Paper 2 Abstract : The Awesome and the Ordinary: The Emotions of Everyday Conservatism in Mid Twentieth-Century Britain
Emily Robinson, University of Sussex

Most of the canonical writers of twentieth-century conservatism emphasise the way that their philosophy draws on common sense and everyday experience; it seeks to reflect, rather than to shape human nature, and derives its power from its innate connection with the ‘national soul’. Moreover, they emphasise its ‘love of the familiar’, its preference for ‘fact’ over ‘mystery’, and ‘the actual’ not ‘the possible’. This is the stuff of the concrete, the quotidian, the small. However, these characterisations sit uneasily alongside conservatism’s grander aspects; they obscure its predilection for reverence, majesty and awe. In Burkean terms, they focus on the beauty and familiarity of the customs that cloak power, rather than the sublime terror on which it is based.

The sublime and the beautiful are both bodily, affective experiences, and are therefore amenable to a political tradition which prioritises the certainty of experience over the abstractions of theory. Yet they are not the same. Indeed, Burke’s contempt for the ennervating nature of the beautiful would seem to make him an unlikely inspiration for a political tradition that claims to be rooted in the simple pleasures of sociability, community and the domestic – in which fox-hunting is to be preferred to politics. This paper explores the ways in which the tension between these two elements of conservative thought was navigated in both grassroots Conservatism and wider cultural conservatism in mid twentieth-century Britain. It draws on source material from Conservative magazines and the Mass Observation archive, as well as recent academic work on the history of the emotions and understandings of ‘ordinariness’. Its conclusions are relevant not only to the historical study of mid-century conservatism, but also to our current political situation, in which elements of both right and left are seeking to invoke the supposedly simple emotions of ‘faith, flag and family’.

Paper 3 Abstract : Thatcherism’s Imperial Origins?
Kit Kowol, University of Oxford

The first post-colonial British political ideology or a product of the trauma of the loss of Empire; the relationship between Thatcherism and Imperialism has long intrigued historians. Likewise, the link between Thatcher herself and the Empire remains uncertain. The enthusiasm the young Margaret Roberts showed for Imperial unity after WWII dismissed in her memoirs as a form of both personal and national ‘self-deception.’ It is an attempt to get to the bottom of this seeming paradox which is at the heart of this paper.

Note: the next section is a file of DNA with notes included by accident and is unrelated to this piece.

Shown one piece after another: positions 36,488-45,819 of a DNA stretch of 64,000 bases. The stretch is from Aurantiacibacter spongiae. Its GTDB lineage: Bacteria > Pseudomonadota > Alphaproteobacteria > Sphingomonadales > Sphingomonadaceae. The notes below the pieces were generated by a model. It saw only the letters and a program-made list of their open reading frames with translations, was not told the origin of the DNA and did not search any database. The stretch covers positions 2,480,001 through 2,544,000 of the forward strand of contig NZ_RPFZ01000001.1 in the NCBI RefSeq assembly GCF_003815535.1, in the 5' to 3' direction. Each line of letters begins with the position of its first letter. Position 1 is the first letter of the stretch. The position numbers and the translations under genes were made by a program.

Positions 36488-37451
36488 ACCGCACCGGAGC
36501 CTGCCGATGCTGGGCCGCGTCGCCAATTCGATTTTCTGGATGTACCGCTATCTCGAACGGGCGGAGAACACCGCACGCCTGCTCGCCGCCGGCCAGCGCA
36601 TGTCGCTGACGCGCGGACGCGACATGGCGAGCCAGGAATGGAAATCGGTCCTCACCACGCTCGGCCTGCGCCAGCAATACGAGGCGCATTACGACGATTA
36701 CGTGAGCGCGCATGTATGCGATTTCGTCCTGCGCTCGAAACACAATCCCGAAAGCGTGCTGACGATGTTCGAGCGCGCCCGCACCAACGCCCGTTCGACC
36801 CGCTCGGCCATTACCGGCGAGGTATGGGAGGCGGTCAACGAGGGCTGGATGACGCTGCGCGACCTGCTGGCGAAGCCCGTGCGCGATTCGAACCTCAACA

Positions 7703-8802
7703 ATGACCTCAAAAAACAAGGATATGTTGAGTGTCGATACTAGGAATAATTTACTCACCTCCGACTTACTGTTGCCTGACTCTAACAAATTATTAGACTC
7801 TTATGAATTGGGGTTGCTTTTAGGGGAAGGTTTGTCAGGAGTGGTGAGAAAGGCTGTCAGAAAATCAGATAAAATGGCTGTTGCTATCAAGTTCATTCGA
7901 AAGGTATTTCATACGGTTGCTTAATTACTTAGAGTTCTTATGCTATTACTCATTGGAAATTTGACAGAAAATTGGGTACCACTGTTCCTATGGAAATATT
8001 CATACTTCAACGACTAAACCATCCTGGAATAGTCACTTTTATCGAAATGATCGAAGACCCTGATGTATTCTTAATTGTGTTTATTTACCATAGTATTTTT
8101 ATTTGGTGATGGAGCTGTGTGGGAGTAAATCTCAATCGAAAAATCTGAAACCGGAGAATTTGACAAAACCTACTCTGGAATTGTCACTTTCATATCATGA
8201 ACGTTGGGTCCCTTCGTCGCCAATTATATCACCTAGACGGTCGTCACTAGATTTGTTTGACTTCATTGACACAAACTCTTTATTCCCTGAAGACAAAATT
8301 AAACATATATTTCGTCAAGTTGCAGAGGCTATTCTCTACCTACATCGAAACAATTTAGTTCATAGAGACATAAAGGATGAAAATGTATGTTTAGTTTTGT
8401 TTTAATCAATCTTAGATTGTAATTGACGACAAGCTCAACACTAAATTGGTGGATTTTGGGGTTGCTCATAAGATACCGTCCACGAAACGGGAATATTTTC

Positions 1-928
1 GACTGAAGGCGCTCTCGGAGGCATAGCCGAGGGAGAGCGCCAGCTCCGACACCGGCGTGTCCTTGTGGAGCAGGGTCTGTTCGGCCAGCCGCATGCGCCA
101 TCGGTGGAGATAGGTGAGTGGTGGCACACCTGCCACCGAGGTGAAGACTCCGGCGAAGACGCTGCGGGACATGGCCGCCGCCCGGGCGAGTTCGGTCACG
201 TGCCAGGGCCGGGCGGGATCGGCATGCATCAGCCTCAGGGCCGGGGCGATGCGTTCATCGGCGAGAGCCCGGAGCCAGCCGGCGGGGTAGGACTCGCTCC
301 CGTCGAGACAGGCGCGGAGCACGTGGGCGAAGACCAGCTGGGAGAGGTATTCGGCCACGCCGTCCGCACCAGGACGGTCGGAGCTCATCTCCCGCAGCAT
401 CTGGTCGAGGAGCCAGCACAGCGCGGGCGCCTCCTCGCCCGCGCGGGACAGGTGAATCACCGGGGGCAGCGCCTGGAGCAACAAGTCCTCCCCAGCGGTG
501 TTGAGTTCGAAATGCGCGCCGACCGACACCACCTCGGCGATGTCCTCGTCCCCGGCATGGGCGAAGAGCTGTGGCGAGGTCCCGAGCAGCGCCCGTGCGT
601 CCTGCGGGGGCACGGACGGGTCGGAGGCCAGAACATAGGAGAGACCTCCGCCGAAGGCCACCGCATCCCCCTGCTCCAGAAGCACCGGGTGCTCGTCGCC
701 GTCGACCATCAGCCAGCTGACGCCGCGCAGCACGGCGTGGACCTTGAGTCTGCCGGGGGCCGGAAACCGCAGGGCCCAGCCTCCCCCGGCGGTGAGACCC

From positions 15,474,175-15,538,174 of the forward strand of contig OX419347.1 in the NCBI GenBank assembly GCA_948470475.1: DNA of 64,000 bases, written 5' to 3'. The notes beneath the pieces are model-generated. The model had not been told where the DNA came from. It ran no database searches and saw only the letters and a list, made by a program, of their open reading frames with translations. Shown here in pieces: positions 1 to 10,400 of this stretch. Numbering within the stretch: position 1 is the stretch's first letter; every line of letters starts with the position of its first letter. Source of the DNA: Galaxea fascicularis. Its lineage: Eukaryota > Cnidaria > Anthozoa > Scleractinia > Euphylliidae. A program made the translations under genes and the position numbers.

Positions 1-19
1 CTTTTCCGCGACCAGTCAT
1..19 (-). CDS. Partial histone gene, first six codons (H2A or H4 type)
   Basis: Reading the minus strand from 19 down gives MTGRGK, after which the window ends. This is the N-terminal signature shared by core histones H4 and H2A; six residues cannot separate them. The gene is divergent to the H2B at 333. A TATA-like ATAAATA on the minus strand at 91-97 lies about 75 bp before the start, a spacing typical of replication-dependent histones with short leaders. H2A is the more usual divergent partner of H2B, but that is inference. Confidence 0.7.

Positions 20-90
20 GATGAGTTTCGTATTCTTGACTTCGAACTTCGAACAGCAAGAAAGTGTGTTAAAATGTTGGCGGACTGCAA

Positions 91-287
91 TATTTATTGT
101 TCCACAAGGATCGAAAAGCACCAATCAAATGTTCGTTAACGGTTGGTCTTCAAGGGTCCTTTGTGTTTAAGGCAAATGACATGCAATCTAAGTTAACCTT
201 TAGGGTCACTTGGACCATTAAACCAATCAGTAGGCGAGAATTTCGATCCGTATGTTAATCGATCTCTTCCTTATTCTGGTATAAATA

The paper does so by exploring how Conservatives understood the Empire and its relationship to the British people in the years during and immediately after WWII. Specifically, it examines the political thought of a group of self-declared ‘advanced’ Imperialists who grouped themselves around the former Colonial Secretary Leo Amery MP during the period. It examines how these imperialists believed that the war had created a broad-based ‘Empire-mindedness’ among the British people as well as how they came to believe this national commitment to Empire had been betrayed both by the organised working-class and a disorganized Conservative Party. The paper then details, how, in response to this perceived betrayal, these imperialists worked to reconceptualise the Empire as an anti-communist alliance and sought to rewrite its history as one of capitalist development. Sketching their approaches to issues such as inflation, European unity, and colonial development it suggests that a nascent ‘imperial neo-liberalism’ began to be developed in these years and how quintessential policies associated with the Thatcher governments—including the ‘right to buy’ and privatization—were in fact first articulated by Imperialists. As such, the paper argues that there was remarkably little conflict between the way in which Conservatives understood Empire and neo-liberalism in post-war Britain; a fact that explains why quite so many imperialists, including Thatcher herself, were attracted to both.